Last month marked the end of my inaugural solo exhibition, a benchmark that I have been striving towards since I picked up a paintbrush in earnest back in 2004, a dozen years ago. It was the culmination of my journey thus far as an artist and a pinnacle that I felt very proud to stand atop.
After three and a half months of spending every waking moment in the studio, painting like a madman, I had created nearly 30 new paintings and satisfied my need to delve deep into The Jobs of Yesteryear. I researched and learned about a plethora of obsolete occupations, gathering their unique stories and breathing them out onto the wood panels I had prepared. It felt good.
With our new Chevy van full of my latest work and life's essentials packed neatly in our 13' Scamp, my wife Ashley and I loaded up our three year-old son, Ivan, and headed out to Wichita, Kansas. Upon arriving at CityArts, I began to unload my work, awestruck by the barren walls of the spacious gallery and imagining what my art would look like filling up that space.
The gallery had offered me a chance to make an installation piece, which, if you're not familiar with the term, is a piece of art that is created for a specific exhibition space. I had been dreaming up different ideas and decided upon a tall banner towering above visitors to the gallery and inviting them into the show. My inspiration came from old circus posters and also a pair of banners done by Jamie Wyeth, which I had the pleasure of viewing at the Denver Art Museum.
With our arrival on Monday afternoon and the opening night slated for Friday, that meant that I had just three days to create a 15' tall banner, a size that I had never tackled. Each day I arrived at the gallery early and worked all day on the floor of the main exhibit space, glancing up every once in a while as my paintings began to cover the once vacant gray walls. Curious onlookers watched and I had the pleasure of talking to a few of them about my work. Two different groups of schoolchildren also stopped by, which was a real treat for me as I sometimes miss my time with children as an elementary school teacher.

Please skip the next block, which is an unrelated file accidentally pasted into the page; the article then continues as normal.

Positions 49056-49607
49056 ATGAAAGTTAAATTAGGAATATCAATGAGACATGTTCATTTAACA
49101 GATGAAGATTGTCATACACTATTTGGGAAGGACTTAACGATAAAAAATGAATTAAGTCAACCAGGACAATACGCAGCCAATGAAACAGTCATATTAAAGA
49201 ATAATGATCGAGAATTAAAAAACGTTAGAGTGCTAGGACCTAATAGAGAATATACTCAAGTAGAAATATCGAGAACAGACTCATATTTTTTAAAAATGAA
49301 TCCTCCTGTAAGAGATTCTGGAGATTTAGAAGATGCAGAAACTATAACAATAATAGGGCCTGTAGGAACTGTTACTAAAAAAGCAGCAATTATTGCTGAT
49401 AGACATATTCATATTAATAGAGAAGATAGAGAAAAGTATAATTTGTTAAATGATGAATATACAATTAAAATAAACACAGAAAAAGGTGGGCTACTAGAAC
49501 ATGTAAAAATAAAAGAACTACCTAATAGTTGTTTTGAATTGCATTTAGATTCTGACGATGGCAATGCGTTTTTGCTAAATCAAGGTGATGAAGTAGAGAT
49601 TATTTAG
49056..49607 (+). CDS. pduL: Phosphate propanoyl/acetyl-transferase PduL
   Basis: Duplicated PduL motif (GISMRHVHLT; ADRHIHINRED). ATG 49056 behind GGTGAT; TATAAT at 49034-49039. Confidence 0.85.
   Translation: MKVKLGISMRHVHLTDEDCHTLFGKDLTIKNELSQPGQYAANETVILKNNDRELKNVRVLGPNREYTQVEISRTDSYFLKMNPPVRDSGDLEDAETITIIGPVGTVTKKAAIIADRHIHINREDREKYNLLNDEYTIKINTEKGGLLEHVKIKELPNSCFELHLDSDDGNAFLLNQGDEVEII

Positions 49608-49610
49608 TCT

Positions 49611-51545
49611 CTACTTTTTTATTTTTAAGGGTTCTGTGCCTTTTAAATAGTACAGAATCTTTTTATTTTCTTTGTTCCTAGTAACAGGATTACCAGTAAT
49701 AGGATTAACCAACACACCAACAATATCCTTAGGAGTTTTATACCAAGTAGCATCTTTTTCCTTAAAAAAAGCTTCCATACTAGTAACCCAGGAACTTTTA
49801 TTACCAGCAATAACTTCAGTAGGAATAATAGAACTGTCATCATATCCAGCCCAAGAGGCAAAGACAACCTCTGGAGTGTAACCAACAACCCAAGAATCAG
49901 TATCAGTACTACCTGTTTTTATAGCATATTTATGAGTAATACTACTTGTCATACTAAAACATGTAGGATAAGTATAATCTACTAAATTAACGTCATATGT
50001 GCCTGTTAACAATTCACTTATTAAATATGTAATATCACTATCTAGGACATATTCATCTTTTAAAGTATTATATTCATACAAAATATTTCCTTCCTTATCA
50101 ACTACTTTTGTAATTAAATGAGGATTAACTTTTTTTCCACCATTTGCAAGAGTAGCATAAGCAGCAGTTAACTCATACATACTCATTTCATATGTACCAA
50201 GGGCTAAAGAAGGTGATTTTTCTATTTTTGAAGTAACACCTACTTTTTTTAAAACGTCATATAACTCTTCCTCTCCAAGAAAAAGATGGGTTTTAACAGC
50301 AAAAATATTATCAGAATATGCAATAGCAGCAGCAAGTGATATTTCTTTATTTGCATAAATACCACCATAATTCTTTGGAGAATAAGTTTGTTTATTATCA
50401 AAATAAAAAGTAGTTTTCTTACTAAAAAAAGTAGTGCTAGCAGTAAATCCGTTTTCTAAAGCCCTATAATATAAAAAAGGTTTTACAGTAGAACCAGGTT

Friday finally came and the banner was finished, complete with a rusty, old two-man crosscut saw that I had scored at a local antique market for $25. My family traveled from all over the Midwest to come help me celebrate opening night and my heart was full of gratitude to have them all there for the big event. The doors opened at 6pm and people began to file into the main gallery space.
One of my greatest joys from the experience came from watching patrons' reactions as they first encountered the towering banner inviting them into the space. They typically wore an expression of awe and delight as they began to grasp what was before them and wander around to the paintings adorning the walls. My relentless months in the studio had culminated to this moment and I took the time to let it all soak in. I felt like I could finally breathe and boy did that gallery air taste good.
After a brief introduction by the Gallery Director, it was time for me to take the podium and spout some wisdom and insight with my artist talk. Admittedly, I was nervous, but found my stride midway through and was able to slow down and get my point across. I was greatly honored to have the chance to speak about my art and give my very first artist talk. You can see the complete talk at my YouTube channel.
As the evening came to a close and people began to file out onto the streets of Wichita, I took one last look at the show and breathed in the sight deeply. It was a lofty dream realized and it was everything that I had imagined.
Thank you all for supporting my art adventure thus far. Come and see me on the road and stay tuned for more big moves on the horizon.